Look at the figure for polyunsaturated fat!  It is tremendously high.  Walnut fats are extremely susceptible to oxidation, and if you use them I strongly suggest that you buy them in the shell and shell them (they are not hard to shell) just before you ruin whatever dish to which you desire to add them.  You can use the alternative method that I shall explain later if you feel that you must shell them out beforehand.  Almonds or even peanuts are a better choice, at least for my palate.

China is the largest producer of walnuts, with 1.06 million tonnes produced in 2010.  The US is second, but I could not find figures.  Most US walnuts come from California.  The best use that I know of for that species is to use the wood from the tree for decorative veneer on fine furniture or for gunstocks.

An interesting nut is the cashew.  Native to what is now Brazil, Anacardium occidentale, the cashew grows on a tree, even though the nuts look a whole lot like peanuts.  They are not often used in cooking, but roasted and salted are extremely popular.

I would bet you dollars to doughnuts that you have never seen a cashew in the shell, unless you are a denizen of the growing regions.  This is because the shells of the seed (cashews are not true nuts) contain high concentrations of anacardic acid, very closely related chemically to urushiol, the potent allergen that (in many people) causes the severe, adverse reaction to poison ivy!  All cashews imported into the US (the US does not produce any) are shelled.

I like cashews.  I find them nicely sweet and delicious.  In the US they are usually used just as salted nuts, but with a starch content higher than most nuts they are also useful as a thickening agent for sauces, often done in Indian cookery.  Here are the data for shelled, raw ones:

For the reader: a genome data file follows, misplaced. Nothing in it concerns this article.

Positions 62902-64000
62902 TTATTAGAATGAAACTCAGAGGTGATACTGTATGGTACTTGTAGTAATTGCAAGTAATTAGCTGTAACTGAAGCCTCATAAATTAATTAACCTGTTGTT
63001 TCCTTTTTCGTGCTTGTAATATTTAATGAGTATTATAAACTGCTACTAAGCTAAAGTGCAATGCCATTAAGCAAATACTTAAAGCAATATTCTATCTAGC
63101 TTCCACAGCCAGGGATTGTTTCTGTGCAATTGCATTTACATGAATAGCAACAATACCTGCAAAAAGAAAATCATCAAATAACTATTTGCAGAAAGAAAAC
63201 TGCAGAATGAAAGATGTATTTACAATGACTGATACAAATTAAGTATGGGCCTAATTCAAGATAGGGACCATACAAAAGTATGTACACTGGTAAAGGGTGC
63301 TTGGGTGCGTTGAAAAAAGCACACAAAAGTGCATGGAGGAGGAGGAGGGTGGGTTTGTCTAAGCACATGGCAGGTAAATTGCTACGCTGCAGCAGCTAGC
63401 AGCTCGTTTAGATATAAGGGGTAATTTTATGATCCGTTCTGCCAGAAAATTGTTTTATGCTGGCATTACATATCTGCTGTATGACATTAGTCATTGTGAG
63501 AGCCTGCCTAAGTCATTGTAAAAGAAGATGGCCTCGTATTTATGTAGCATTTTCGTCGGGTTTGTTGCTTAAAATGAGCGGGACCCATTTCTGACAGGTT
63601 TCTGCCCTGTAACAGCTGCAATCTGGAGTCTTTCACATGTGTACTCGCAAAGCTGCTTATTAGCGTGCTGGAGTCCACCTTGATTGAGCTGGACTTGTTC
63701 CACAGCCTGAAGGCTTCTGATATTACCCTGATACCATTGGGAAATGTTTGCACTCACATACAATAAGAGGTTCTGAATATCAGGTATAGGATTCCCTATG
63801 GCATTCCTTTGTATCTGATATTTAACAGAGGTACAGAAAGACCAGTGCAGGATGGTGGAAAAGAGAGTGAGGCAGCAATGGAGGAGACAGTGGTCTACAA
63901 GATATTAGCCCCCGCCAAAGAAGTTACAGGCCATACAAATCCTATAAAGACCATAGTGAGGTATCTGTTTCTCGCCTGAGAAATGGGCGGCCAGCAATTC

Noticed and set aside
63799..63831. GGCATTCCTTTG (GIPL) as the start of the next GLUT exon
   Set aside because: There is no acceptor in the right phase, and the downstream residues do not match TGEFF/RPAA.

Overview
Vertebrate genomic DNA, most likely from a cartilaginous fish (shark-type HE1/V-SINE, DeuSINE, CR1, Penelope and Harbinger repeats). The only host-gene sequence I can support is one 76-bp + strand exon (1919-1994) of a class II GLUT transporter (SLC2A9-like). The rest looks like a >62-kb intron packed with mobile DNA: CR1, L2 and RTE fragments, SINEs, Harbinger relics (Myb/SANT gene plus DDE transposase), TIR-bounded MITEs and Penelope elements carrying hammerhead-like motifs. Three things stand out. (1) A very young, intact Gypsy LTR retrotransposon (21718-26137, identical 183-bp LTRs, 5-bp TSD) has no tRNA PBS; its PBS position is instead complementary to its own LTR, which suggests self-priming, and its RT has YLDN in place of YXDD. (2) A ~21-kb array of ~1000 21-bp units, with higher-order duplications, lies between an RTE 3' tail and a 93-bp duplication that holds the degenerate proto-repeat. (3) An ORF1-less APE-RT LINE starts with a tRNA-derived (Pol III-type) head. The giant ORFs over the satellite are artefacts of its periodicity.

Calories:  158
Carbohydrates:  8.5 g (1.7 g sugars)
Fat:   12.5 g (2.2 g saturated, 6.8 g monounsaturated, 2.2 g polyunsaturated)
Protein:  5.2 g
Fiber:  0.94 g

Since most of the unsaturated fat in cashews is monounsaturated, they keep OK for a while if kept out of light and air.

I rarely buy cashews, but I do like them.  Just dry roasted and salted is fine.  They have lots more sugar than any of the nuts that we have discussed so far, and anyone who has eaten them can tell that.  In 2010 Nigeria was the largest producer with 650,000 tonnes.  Cashews are not horribly expensive, but much more so than peanuts.

A nut that I like very much is the pistachio.  Pistacia vera, a native of western Asia, is in the same family as the cashew, and it shares some characteristics, one of which is the content of urushiol.  Cultivars grown in the US are low in this material and so these nuts are of little concern.  Besides, most of it is in the husk that falls away from the shell, so pistachios in the shell are not a problem unless one is hypersensitive.

Like the cashew, pistachios have quite a little starch.  The ones on the market used to be dyed a bizarre shade of red (sometimes green), but most that are available now are not dyed at all.  The transition from dyed to natural ones is a story in itself.